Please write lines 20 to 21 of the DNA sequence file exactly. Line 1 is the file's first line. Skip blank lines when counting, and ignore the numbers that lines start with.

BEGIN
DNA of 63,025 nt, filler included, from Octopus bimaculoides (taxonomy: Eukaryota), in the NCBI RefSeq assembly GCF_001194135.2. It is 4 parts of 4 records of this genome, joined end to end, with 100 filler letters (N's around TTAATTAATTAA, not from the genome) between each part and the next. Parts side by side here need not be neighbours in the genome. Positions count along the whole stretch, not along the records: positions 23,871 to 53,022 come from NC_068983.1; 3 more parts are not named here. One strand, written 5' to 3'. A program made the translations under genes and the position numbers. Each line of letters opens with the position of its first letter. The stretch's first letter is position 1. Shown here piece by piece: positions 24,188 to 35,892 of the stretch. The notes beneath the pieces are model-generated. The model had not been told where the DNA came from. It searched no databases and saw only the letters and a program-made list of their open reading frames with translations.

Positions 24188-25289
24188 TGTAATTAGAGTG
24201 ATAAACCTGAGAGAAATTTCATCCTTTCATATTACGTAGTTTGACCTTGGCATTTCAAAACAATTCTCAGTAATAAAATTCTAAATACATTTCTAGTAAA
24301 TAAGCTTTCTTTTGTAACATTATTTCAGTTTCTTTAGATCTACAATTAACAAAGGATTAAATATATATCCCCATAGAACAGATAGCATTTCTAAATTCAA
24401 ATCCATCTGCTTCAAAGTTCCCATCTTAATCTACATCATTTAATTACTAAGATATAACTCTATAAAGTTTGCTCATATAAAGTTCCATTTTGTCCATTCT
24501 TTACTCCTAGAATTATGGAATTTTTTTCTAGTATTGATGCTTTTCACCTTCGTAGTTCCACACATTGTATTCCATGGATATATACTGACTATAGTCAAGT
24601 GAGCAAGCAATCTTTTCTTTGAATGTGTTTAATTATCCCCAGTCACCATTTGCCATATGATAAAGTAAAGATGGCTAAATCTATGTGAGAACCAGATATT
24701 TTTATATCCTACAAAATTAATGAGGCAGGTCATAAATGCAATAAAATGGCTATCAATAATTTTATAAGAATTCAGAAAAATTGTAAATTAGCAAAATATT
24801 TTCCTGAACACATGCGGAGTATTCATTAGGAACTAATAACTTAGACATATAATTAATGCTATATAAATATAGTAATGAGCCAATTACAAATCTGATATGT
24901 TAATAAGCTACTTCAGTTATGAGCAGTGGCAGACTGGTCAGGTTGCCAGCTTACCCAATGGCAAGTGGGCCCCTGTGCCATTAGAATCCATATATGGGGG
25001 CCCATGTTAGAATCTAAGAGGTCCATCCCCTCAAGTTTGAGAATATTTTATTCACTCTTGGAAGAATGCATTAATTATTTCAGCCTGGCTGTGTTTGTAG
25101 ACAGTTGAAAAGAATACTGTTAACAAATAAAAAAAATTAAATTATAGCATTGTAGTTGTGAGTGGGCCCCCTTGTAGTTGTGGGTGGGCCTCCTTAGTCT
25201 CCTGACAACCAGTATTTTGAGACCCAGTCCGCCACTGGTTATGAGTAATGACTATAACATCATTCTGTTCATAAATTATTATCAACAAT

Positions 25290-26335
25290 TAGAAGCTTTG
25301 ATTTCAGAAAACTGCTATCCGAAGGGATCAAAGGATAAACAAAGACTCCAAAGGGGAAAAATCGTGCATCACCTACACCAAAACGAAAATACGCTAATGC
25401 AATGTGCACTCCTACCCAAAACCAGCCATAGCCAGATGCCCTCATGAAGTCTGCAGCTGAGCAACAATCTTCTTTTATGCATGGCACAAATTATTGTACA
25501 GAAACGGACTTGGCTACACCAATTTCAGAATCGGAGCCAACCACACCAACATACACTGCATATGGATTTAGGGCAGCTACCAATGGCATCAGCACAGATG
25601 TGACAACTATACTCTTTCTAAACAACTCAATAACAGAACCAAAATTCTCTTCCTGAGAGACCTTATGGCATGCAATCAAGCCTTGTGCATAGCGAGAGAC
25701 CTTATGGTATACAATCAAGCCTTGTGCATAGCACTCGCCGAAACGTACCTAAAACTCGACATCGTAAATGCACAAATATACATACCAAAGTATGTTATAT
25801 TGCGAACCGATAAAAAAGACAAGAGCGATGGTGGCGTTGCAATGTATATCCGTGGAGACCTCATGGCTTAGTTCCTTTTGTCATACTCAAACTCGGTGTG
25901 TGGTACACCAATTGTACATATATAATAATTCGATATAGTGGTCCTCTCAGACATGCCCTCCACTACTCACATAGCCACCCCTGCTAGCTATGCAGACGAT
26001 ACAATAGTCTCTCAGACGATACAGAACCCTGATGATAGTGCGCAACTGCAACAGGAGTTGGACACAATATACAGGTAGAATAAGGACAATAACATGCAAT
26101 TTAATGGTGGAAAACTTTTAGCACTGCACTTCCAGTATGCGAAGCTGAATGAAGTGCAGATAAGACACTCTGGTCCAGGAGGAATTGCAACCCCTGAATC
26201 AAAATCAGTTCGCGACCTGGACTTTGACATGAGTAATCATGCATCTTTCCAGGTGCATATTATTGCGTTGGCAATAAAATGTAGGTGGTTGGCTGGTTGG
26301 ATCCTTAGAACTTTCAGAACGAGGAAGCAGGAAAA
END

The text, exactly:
25601 TGACAACTATACTCTTTCTAAACAACTCAATAACAGAACCAAAATTCTCTTCCTGAGAGACCTTATGGCATGCAATCAAGCCTTGTGCATAGCGAGAGAC
25701 CTTATGGTATACAATCAAGCCTTGTGCATAGCACTCGCCGAAACGTACCTAAAACTCGACATCGTAAATGCACAAATATACATACCAAAGTATGTTATAT